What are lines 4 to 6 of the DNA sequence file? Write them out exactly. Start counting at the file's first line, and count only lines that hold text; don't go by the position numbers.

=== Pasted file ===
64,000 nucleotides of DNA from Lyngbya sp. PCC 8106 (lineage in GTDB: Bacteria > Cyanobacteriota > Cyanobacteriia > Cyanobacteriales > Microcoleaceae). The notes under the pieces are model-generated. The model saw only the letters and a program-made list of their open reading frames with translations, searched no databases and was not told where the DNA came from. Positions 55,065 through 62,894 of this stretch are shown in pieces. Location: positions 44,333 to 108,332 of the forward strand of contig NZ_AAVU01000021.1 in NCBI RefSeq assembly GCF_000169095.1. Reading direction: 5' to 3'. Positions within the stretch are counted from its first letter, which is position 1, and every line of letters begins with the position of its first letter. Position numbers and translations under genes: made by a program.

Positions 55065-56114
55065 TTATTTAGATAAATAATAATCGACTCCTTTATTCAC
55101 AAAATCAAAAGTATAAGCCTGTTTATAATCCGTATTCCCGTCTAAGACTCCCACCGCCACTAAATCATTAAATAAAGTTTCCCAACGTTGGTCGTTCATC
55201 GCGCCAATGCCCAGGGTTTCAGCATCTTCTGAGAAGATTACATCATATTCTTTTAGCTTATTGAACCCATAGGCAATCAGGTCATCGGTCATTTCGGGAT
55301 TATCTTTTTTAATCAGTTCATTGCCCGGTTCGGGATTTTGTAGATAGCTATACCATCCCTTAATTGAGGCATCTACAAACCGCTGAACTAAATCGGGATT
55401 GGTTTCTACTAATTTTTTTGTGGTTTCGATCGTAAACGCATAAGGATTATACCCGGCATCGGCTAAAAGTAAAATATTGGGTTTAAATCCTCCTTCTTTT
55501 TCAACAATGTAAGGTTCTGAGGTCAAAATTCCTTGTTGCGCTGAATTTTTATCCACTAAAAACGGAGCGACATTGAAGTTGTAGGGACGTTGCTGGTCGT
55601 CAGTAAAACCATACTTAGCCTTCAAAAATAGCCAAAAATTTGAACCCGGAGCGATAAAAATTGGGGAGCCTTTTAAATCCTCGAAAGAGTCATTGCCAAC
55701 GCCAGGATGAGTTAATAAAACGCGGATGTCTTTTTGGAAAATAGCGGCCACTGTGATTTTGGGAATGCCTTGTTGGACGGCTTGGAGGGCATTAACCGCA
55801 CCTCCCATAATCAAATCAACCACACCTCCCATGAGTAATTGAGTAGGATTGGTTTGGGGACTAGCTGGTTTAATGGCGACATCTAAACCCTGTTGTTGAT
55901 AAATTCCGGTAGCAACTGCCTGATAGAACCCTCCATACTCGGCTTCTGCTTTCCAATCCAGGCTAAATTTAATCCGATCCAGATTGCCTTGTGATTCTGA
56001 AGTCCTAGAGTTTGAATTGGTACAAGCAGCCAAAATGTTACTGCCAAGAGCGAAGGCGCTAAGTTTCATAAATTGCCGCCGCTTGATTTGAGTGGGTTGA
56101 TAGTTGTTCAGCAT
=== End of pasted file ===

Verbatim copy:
55101 AAAATCAAAAGTATAAGCCTGTTTATAATCCGTATTCCCGTCTAAGACTCCCACCGCCACTAAATCATTAAATAAAGTTTCCCAACGTTGGTCGTTCATC
55201 GCGCCAATGCCCAGGGTTTCAGCATCTTCTGAGAAGATTACATCATATTCTTTTAGCTTATTGAACCCATAGGCAATCAGGTCATCGGTCATTTCGGGAT
55301 TATCTTTTTTAATCAGTTCATTGCCCGGTTCGGGATTTTGTAGATAGCTATACCATCCCTTAATTGAGGCATCTACAAACCGCTGAACTAAATCGGGATT